First, as a body of knowledge, science, although currently divided into many specialties and subspecialties, nevertheless strives to form a coherent whole. By this, I mean that it’s not satisfactory for a theory (in the technical sense) in one domain, say biology, to be inconsistent with a theory in another domain, say physics. Although a biologist and a physicist work in their respective domains, where there’s contact between the two domains, the two must cohere. Now, one of the problems with the creationist approach to public discourse (and Bob is in this camp), is that the proponents think it’s sufficient to attack the theory of evolution by trying to distort the evidence within the realm of biology. In fact, to present a credible case, they’d have to explain how it is that all the evidence in physics, chemistry and a host of other sciences is also misinterpreted, since it is perfectly consistent with and supports the theory of evolution. The problem here (besides the enormity of the task) is that to carry out a refutation successfully, they wouldn’t be able to use concepts that people like Bob regularly use: no mention of DNA, atoms, etc. , because those concepts make up the larger framework that accommodates the theory of evolution. So for creationists to be right, this edifice would have to be a house of cards that must all come tumbling down.
This is necessary for them to carry the day, not only with respect to showing that the theory of evolution doesn’t have nearly the explanatory force all the rest of us think it does, but because they’re not merely detached observers who claim to notice something wrong with current scientific practices: they have an alternative candidate they’d like to put forward, the biblical account. This presents its own problem, because, if they accept DNA, say, as a correct account of certain biological features, they’d have to explain things like Christ’s DNA. What was that? Half Mary’s and half…hmm, that’s a problem. None Mary’s and…hmm, different problem.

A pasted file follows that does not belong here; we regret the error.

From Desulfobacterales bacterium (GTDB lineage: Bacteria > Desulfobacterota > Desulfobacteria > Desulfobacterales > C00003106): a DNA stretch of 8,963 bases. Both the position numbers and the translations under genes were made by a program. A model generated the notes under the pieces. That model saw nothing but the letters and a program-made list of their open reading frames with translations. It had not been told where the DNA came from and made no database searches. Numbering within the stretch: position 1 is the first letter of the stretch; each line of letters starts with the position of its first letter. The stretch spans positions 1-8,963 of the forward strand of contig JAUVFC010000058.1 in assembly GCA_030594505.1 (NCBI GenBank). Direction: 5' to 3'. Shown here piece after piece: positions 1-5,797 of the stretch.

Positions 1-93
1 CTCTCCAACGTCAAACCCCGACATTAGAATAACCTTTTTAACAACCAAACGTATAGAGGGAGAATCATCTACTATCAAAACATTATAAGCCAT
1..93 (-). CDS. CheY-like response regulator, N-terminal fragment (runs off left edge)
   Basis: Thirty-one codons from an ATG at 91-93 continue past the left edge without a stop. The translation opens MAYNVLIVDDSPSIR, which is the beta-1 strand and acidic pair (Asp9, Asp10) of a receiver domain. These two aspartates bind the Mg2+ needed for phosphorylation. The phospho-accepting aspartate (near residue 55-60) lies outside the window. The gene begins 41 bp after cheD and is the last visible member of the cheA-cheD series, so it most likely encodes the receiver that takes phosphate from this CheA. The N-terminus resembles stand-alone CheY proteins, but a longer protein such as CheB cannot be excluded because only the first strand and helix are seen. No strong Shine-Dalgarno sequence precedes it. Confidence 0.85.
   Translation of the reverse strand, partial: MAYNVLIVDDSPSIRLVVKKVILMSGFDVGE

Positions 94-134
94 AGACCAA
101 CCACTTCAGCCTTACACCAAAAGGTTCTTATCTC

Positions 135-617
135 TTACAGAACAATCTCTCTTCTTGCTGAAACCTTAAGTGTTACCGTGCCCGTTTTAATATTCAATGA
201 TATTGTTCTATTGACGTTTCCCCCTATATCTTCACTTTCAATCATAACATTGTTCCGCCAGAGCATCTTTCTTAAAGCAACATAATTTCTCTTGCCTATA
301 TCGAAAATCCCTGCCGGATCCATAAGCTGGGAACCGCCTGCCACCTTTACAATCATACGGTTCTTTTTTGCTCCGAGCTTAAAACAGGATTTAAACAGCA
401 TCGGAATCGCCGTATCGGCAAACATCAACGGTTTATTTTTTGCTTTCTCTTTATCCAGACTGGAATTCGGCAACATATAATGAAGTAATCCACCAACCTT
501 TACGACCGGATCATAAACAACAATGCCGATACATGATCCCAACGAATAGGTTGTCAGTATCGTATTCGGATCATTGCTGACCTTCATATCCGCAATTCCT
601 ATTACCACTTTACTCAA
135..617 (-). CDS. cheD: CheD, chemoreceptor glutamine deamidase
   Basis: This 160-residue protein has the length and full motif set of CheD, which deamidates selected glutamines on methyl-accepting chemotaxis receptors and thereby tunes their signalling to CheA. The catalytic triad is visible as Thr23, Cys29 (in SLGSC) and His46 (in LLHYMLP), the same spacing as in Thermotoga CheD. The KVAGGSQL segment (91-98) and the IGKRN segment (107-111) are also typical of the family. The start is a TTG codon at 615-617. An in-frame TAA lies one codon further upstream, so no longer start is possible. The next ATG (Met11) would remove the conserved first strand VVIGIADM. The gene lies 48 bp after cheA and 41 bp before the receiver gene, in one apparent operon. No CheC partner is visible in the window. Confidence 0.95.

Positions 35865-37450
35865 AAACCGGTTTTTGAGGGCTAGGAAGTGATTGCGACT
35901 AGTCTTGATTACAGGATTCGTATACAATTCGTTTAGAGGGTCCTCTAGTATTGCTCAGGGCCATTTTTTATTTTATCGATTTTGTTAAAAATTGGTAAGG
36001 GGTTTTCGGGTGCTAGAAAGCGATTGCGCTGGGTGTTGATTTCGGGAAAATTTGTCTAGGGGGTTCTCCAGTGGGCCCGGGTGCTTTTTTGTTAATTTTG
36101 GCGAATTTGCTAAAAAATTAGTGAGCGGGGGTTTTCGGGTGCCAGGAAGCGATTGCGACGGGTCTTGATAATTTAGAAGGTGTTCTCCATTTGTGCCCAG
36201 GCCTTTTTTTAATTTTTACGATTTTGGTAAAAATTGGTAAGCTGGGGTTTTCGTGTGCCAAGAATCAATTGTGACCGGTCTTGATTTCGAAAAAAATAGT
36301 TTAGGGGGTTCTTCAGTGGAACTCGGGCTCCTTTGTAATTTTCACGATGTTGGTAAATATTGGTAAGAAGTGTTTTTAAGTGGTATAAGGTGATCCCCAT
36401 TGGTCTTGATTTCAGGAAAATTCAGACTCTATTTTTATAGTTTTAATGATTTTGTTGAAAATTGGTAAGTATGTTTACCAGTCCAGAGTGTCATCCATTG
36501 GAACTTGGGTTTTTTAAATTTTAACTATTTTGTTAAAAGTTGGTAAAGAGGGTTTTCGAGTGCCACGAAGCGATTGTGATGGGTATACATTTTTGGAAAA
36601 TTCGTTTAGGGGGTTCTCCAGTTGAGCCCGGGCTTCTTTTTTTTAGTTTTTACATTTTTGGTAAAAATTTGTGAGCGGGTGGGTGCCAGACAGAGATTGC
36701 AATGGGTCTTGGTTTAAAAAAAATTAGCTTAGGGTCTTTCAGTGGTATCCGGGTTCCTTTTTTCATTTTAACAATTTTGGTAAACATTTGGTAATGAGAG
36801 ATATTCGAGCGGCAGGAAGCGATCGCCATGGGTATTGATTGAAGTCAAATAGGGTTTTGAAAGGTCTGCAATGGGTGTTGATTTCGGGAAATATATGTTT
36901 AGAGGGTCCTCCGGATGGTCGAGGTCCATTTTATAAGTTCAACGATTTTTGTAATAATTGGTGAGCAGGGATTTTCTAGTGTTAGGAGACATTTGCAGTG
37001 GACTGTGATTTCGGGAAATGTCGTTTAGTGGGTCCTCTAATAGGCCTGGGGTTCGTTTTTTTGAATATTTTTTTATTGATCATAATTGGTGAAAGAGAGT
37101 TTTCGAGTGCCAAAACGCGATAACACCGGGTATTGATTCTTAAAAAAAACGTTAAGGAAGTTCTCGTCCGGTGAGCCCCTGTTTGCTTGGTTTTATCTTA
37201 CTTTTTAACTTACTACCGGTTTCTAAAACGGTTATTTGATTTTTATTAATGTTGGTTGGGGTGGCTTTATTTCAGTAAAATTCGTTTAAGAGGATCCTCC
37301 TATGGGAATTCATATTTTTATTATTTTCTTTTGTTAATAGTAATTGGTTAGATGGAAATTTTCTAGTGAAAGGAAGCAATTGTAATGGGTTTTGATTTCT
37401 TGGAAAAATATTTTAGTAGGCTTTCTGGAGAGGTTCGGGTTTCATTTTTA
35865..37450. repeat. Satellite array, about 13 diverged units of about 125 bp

To summarize my summary, then: the problem is to show why all of science is mistaken and to propose an alternative account and set of practices that stand alone and apart from current science.

Irl Hudnutt said...


Exactly. For creationism to be true, the rules for all the other sciences would have to be completely rewritten. Creationism cannot account for the cohesive picture produced across the scientific disciplines, from geology to astronomy to biology.

That's the dirty little secret: Promoters of creationism don't want to "teach the controversy" they want to suppress a coherent picture for an incoherent one.

And make a quick buck doing so.

Pat said...

That’s right. Further, it’s not possible to "teach the controversy," because there is in fact no controversy. The theory of evolution (which Bob, btw, doesn’t realize has a slightly broader scope than Darwin’s understanding of natural selection) is a matter of settled scholarly consensus. That a someone with, say, a “doctorate” in theology from a non-accredited private school that doesn’t make theses available for public scrutiny and his radio host interlocutor don’t accept the theory really doesn’t qualify as a controversy. Occasionally entertaining inanity, yes; controversy, no.

Mohsin said...

Hi, Iri;

who can only survive by eating the living flesh of human beings?

As Sharon Mottola, director of the Belize Zoo, has noted, jungle dwellers like monkeys and jaguars are the primary hosts of the botfly; incredible little bastards that they are, the flesh of ANY mammal can suffice. I don't claim to have all the answers-thus yours truly is equally ineffective at being both a Biblical literalist and a Hitchens thumper-nonetheless, using the same logic put forth in your article one could just as well exalt the Maker of Life's remarkable sagacity, for parasites have played a pivotal if not altogether decisive role in the formation of life as we know it.